Labatt announced it is cutting off the allotment of free beer for its former employees by 2019.
The perk has been part of the company’s retirement package for more than half a century.
Labatt was founded in Canada but was sold in 1995, and is now owned by Belgium-based beer powerhouse Anheuser-Busch InBev.
The Canadian Broadcasting Corporation first reported that Labatt was phasing out the retirement benefit.
In a letter sent to employees 28 October, the company cited the rising costs of maintaining the full benefits package, including its healthcare coverage, as the reason for the cut.
James Holden worked as a filtration and brewing manager for Labatt for over a decade, and started in the industry in 1973.
He retired in 2013, and said the move is part of a trend he has seen the industry go through over the last couple of decades.
The brewing industry has changed as global companies came in and snapped up formerly Canadian-owned companies like Labatt, Mr Holden said
“It was a friendly industry but as soon as the accountants and the corporations got a hold of it, it became cold. Ruthless is a way to put it,” he told the BBC.
“The difference between night and day.”
Labatt spokesman Charlie Angelakos said in a statement that the decision to end the benefit was taken “reluctantly” and came after internal research showed other companies no longer offered free product to retirees.
The benefit will be phased out and will officially end January 2019.
In 2009, another brewer, Molson Coors, decided to phase out its annual complimentary beer allotment over five years for its 2,400 retirees across the country.
At the time, some retirees protested outside the Molson brewery in St. John’s, Newfoundland and demanded a meeting with the the company’s CEO.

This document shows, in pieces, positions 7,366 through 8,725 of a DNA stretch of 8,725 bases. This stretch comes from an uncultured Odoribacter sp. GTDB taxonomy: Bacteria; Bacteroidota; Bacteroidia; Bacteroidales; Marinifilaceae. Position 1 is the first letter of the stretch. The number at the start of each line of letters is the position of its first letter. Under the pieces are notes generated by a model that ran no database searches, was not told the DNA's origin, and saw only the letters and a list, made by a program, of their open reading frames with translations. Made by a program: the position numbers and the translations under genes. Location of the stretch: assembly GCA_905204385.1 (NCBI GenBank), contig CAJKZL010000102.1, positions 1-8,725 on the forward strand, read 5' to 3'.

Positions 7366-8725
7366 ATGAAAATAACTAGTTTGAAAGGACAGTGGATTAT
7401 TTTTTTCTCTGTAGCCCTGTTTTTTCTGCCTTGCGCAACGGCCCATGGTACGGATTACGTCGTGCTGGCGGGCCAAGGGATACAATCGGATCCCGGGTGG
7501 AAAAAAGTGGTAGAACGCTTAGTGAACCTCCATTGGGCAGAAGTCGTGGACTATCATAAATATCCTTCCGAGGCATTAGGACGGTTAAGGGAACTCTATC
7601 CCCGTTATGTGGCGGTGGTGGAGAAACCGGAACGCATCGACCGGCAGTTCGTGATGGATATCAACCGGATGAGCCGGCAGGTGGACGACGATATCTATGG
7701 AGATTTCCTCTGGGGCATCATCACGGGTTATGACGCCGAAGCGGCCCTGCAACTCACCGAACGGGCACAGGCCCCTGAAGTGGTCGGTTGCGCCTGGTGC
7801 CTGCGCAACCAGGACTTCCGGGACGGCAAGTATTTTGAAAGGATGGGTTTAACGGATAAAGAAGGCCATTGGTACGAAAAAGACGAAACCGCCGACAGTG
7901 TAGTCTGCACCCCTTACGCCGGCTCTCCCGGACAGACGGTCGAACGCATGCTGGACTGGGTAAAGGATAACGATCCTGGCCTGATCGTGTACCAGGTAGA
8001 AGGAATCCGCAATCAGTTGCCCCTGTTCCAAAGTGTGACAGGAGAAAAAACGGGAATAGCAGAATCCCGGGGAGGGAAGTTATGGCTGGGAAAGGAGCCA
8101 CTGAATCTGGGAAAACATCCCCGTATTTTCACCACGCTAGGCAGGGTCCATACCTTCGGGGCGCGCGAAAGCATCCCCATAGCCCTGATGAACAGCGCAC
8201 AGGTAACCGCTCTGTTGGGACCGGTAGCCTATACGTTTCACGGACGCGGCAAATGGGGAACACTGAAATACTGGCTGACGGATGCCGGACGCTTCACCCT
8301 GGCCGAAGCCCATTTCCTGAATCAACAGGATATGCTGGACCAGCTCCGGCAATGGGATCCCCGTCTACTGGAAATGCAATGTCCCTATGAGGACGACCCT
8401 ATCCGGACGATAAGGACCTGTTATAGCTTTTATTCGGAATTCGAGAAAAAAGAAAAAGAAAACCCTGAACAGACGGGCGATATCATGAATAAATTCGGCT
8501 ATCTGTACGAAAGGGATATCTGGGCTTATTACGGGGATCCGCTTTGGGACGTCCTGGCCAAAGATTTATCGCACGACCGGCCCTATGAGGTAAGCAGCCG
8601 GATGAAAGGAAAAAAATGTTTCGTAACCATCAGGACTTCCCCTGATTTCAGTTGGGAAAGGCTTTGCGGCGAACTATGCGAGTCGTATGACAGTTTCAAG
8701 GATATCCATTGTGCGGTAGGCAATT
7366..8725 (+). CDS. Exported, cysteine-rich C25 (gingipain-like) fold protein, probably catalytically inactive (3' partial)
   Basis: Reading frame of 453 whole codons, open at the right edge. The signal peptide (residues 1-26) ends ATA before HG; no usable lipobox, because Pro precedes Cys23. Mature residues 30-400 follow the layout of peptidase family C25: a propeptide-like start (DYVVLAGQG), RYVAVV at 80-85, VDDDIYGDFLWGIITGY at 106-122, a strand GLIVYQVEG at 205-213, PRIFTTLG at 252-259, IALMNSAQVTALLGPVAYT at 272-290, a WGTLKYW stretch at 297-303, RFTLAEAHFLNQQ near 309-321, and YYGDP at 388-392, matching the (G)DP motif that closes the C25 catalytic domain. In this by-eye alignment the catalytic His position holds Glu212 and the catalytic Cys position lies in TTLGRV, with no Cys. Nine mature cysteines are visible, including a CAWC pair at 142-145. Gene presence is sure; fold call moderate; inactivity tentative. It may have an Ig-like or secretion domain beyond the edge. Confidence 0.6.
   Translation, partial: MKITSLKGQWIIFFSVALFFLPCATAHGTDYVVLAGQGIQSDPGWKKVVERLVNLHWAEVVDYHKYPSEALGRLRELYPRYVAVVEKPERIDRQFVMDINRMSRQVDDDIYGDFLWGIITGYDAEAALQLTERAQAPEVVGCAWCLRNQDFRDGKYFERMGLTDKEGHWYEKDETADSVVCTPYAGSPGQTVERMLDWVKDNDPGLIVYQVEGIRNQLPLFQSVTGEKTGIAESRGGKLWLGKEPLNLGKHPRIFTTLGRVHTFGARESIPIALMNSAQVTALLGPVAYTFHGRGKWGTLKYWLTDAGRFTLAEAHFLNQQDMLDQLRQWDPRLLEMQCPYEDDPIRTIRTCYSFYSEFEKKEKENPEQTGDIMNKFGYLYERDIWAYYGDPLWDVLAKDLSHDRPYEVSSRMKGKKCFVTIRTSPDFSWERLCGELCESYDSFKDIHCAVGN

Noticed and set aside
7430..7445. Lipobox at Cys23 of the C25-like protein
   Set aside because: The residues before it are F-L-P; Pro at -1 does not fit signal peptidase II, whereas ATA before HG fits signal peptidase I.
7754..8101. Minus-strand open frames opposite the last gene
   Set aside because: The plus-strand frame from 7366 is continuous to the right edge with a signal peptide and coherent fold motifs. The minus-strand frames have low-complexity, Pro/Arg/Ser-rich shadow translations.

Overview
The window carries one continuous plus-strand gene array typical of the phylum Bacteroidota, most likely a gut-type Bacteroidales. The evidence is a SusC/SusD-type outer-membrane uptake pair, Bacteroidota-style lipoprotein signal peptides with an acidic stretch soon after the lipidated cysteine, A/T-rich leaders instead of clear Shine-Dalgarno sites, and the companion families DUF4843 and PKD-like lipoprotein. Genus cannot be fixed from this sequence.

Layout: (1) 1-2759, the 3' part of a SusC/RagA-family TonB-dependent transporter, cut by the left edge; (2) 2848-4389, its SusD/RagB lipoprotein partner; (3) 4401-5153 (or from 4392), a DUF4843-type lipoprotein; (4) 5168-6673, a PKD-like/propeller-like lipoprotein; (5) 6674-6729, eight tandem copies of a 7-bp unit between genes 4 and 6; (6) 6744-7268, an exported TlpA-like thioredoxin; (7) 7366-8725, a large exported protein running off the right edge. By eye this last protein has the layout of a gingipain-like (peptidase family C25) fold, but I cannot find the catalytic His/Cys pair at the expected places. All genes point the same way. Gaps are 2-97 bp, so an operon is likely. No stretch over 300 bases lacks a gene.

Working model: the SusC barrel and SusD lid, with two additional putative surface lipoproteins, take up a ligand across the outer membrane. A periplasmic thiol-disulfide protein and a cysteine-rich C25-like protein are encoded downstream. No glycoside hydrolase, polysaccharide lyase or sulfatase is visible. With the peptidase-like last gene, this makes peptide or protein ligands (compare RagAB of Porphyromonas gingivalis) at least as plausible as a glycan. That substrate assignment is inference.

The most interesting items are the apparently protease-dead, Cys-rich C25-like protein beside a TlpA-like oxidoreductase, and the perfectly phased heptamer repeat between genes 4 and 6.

It was reported that the free beer perk cost Molson Coors CA$1m ($740,400/£600,000) a year.
A union representative told the London Free Press that the local had filed a grievance with Labatt over the decision to end the benefit.
“I’m really, really disappointed they would try to save money on the backs of retirees,” union representative Jeff Robinson told the newspaper. He said retirees, who would share the beer with neighbours and friends, often felt like ambassadors for the company.
In London, former employees get eight cases of beer annually. In Edmonton, current employees and retirees received an annual gift card from the brewery that allows them to purchase up to 52 cases of 12 beers.
There, local union president Jim Stirr told the CBC that he felt the company is “nickel-and-diming our retirees that put in a lot of work for many, many years.”
“In the cost of doing business, it’s such a small, small thing.”
Labatt has about 3,000 Canadian employees across the country.